You’d probably be angry, too.

I am angry, but for the opposite reason. Yes, the movies influence us. Yes, TV influences us. In my mind, everything affects everything, and if you’re seen on 4,000 screens or in millions of households you’re affecting things that much more.

So “Will and Grace” made us more tolerant of homosexuals? Good. I wonder if it makes up for the decades of sissies and perverts and suicidal sad sacks that were detailed in “The Celluloid Closet,” a documentary on Hollywood’s sad history with homosexual characters. Chait suggests that the portrayal of black presidents in movies like “Deep Impact” paved the way for Barack Obama? Good. I wonder if it makes up for decades of Stepin Fetchit roles, the lazy and the fearful and the laughable, which were the only black faces seen on movie screens for years.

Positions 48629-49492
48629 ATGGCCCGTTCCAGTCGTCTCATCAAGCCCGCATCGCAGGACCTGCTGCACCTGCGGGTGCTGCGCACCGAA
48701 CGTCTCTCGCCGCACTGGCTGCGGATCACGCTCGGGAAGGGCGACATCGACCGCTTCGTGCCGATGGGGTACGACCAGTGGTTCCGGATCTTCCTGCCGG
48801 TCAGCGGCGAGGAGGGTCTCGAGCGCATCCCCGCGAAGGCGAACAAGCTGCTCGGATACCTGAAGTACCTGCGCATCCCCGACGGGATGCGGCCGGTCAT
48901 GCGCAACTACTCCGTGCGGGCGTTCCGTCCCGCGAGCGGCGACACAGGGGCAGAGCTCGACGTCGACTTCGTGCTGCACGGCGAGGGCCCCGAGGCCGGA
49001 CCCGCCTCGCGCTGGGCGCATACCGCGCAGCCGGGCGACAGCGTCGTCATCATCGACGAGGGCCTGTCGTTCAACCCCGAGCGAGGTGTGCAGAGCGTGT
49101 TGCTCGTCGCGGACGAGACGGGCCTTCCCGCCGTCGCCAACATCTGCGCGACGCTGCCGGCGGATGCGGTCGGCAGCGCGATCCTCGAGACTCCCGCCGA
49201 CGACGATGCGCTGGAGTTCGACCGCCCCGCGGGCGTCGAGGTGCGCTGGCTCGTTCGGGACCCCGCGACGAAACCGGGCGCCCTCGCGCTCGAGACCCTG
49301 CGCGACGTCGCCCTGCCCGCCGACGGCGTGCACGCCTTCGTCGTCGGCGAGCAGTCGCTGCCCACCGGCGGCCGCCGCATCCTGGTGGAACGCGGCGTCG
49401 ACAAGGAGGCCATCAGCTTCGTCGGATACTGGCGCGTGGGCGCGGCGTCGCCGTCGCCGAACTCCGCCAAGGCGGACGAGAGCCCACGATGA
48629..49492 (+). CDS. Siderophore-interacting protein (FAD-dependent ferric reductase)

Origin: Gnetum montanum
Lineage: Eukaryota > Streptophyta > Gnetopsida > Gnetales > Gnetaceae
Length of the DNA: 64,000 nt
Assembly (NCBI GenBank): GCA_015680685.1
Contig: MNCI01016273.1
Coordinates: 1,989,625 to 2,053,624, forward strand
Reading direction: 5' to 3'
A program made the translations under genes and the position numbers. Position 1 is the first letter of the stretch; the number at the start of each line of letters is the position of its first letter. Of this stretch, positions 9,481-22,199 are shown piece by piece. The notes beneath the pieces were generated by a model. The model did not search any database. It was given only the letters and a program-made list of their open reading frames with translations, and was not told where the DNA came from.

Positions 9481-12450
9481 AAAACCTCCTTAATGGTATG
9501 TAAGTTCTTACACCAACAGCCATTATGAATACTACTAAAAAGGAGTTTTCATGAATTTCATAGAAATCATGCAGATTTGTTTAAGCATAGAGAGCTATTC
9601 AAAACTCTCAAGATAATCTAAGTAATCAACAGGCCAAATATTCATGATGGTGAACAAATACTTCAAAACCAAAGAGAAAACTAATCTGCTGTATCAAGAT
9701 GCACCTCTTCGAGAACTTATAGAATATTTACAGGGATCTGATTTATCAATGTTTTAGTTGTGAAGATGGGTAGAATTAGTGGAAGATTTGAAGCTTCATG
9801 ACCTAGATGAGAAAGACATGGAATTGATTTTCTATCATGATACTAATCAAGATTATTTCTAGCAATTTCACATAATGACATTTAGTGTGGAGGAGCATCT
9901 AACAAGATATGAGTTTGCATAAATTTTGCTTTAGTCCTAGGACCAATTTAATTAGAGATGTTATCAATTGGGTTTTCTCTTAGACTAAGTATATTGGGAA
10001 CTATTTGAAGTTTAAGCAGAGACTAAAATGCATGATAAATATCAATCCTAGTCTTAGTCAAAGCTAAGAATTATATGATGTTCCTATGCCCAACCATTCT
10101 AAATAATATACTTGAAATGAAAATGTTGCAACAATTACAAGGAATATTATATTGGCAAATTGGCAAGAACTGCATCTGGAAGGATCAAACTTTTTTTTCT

More to the point: If “Will and Grace,” a singular phenomenon, is so influential, what about the aforementioned westerns and cop shows, war movies and superhero epics? What influence do they have on us?

Could Ronald Reagan have been elected president without John Wayne on the movie screen? Could George W. Bush? Both played up the cowboy angle. Both kept using the lines of Hollywood to further their political goals. “Go ahead, make my day,” Reagan said. “Wanted dead or alive,” Bush said of Osama bin Laden. “Bring it on,” Bush said to the Iraqi insurgents. One imagines that he saw himself as an action hero in an action movie. Most of America did, too. It went, “Fuck yeah!” Except the Iraq War didn’t end the way movies are supposed to end. It just kept going. It got messier and bloodier and more difficult to sort the good guys from the bad guys. The audience got restless. It thought it was watching something by John Ford or Clint Eastwood and it turned into “The Battle of Algiers.” It turned French on us. Fuck that. We walked out. We wanted a happy ending. Lesson unlearned.